From law enforcement officials to supermarket tabloid editors, a stunned America grappled yesterday with the news that a man in Los Angeles had beaten a murder charge with a two-year-old burrito.

As legal historians will soon record, the "Burrito Ploy" began, like so many brilliant discoveries, with a sleepless night, as Edward Vasquez awaited the verdict on charges that he had murdered a security guard in 1988.

Sometime in those lonely hours, he had a revelation -- his jacket, seized as evidence, had felt strange when he tried it on for the jury. It had felt "like there was something heavy in the right pocket," he told his lawyer.

Vasquez's lawyer moved swiftly to demand the jury be brought back.

Then he made his landmark move.

Vasquez had already admitted being near the shooting, but had testified he was merely buying a burrito (a flour tortilla, usually filled with meat, beans, onions, cheese and tomatoes and often topped with guacamole and sour cream) when the shots were fired.

"He didn't shoot the security guard," the lawyer announced in a moment most lawyers only dream of, flourishing a foil-wrapped object. "And this proves it!"

The burrito!

Acquittal followed.

As word of the "burrito defense" flashed across the country, questions buzzed through concerned legal and culinary circles:

What did the vendor use for sauce on the burrito, Oil of Olay?

If the burrito was "well preserved" after two years in the evidence locker of the Los Angeles Police Department, what would it have done to Vasquez's stomach?

Or to his mind -- would eating it have made him act like Dan White, the man who mounted the "Twinkie" defense in his trial for shooting San Francisco politician Harvey Milk?

If the cops had the jacket that long and didn't find a burrito in the pocket, is there some technology here that the Stealth bomber manufacturers should have known about?

What else did the cops miss in those pockets: Jimmy Hoffa? The Holy Grail? The Erol's videotape you've been meaning to take back for three weeks now?

Don't burritos give off teeny signs of age after a while? Did the cops in that part of the station have some kind of sinus condition, or what? Did they lend it to Black Flag as a test range for roach motels?

Meanwhile, the media world braced for headlines soon to appear on supermarket tabloids: OUTER SPACE BURRITO SAVES MAN FROM CHAIR Followed by: JUROR REVEALS: MIRACLE BURRITO CURED MY CANCER! And: ELVIS SHOCKER! BURRITO VENDOR WAS REALLY KING

Meanwhile, law enforcement officials across the nation swapped grim rumors:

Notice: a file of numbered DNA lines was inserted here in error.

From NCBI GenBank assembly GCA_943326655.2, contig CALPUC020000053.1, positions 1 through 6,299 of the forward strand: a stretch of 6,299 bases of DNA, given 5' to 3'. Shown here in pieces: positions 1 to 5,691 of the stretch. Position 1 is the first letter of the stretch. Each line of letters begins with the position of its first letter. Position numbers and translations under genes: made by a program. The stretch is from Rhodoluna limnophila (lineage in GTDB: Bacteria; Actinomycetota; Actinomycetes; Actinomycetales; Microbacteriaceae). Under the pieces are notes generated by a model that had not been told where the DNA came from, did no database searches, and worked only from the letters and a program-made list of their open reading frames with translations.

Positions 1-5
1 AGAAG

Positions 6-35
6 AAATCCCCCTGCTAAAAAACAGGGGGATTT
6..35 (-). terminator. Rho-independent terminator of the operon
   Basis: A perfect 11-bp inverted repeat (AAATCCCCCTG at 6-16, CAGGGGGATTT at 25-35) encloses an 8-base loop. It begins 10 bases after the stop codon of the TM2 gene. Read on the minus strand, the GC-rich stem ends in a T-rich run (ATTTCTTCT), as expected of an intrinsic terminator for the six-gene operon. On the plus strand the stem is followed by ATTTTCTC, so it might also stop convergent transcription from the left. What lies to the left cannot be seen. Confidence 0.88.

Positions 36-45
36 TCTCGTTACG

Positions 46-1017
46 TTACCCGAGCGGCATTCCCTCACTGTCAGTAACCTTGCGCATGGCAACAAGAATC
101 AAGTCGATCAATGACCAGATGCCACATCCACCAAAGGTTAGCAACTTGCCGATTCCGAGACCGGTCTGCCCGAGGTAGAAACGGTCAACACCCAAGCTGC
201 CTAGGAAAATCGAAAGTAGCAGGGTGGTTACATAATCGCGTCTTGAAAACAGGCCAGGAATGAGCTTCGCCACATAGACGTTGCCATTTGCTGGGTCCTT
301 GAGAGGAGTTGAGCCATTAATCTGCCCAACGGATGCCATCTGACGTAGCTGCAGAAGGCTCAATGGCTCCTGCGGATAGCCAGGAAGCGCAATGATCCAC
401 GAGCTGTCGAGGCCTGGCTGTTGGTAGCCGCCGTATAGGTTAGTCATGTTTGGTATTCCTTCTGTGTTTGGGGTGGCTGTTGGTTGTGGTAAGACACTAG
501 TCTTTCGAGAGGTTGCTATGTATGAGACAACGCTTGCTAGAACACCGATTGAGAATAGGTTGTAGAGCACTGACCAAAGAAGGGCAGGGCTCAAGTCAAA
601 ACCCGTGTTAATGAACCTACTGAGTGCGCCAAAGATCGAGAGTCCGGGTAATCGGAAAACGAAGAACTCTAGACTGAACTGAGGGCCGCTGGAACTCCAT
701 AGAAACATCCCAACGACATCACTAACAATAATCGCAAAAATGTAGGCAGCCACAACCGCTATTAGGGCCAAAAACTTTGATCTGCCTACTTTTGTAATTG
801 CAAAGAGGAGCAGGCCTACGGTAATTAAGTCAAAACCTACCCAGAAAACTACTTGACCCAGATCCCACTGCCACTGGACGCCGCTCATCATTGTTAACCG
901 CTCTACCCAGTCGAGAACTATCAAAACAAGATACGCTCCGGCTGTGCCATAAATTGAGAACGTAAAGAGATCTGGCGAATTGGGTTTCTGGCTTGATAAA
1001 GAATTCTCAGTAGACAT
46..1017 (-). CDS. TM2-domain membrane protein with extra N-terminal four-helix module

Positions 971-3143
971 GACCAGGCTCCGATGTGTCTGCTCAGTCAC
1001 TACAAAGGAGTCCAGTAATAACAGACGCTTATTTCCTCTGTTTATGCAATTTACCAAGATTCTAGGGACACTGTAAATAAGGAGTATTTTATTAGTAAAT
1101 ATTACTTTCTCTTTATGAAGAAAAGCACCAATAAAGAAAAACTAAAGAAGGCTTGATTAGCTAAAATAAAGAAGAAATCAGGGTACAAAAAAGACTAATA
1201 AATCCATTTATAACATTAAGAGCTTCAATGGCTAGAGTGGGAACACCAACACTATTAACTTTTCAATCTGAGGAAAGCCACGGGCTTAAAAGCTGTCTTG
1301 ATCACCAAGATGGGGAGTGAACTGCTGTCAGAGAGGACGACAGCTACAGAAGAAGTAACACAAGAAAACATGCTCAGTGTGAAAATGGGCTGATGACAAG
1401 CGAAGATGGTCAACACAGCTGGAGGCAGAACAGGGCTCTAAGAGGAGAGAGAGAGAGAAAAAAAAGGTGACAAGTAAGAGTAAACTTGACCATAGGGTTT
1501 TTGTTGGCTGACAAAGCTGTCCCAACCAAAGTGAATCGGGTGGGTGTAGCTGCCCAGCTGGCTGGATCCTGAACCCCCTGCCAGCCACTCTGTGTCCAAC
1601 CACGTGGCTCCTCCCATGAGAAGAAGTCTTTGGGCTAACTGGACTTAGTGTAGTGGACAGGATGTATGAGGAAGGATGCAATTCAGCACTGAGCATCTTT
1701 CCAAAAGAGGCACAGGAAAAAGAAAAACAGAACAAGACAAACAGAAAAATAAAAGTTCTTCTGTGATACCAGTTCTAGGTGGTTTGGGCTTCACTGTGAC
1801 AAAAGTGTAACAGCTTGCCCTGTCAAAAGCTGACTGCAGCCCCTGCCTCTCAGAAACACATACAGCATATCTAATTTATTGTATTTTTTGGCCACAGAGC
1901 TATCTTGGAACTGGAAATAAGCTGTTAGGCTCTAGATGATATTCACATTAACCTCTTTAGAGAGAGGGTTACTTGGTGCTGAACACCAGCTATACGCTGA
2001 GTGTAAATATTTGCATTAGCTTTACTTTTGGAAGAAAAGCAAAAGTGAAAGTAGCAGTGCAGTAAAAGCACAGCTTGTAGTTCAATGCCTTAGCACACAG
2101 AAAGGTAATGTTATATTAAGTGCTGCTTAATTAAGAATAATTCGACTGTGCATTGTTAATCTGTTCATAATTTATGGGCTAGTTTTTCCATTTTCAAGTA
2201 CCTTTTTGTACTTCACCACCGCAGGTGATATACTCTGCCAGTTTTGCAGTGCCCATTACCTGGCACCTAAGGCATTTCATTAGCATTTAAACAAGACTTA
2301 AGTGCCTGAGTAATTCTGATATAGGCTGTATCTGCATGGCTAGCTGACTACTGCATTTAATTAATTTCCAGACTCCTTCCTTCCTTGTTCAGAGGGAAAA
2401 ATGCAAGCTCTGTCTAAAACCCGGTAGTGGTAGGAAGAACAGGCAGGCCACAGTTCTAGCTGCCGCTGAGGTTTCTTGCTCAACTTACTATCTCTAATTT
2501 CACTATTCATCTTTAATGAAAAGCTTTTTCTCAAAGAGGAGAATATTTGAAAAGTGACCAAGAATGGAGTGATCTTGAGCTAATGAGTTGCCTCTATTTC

Savings and loan biggies were ransacking briefcases for remains of "Surf 'n' Turf" and "Reef 'n' Beef" to prove they were out to lunch when the $500 billion disappeared, although a judge in New York refused to hear an appeal by Leona Helmsley based on a five-year-old chocolate pillow mint.

Prosecutors in Buffalo and Cleveland were said to be stymied by the "kielbasa defense," while burglars in Washington were carrying not only bricks to smash windows but aged half-smokes to show the cops.

A charge of pumping "unleaded supreme" and paying merely for "unleaded plus" at a Georgia gas station was thrown out when the defendant held aloft a seven-month-old praline to prove he was at the Stuckey's next door.

A little old lady in Minneapolis pulled some lutefisk from her purse to demonstrate that she was buying the popular Scandinavian fish snack at the time police said she was guilty of carrying 11 items into the eight-items-or-less line at a supermarket.

Courtroom artists sketched ancient baked beans in Boston. In Philadelphia, judge and jurors wore gas masks when a moldy cheese steak was dumped on the evidence table, and a decrepit muffaletta sandwich cleared a whole courthouse in New Orleans.

Former president Nixon was said to be preparing a statement that the legendary 18-minute gap on the Watergate tapes might have something to do with a mummified "tuna on white" found in a purse that once belonged to secretary Rose Mary Woods.

Finally, around the world, the Storting, Norway's legislature, moved immediately to outlaw any defense based on "fragrant herring," and China mulled the legality of any defense "dealing with dishes from either Column A or Column B."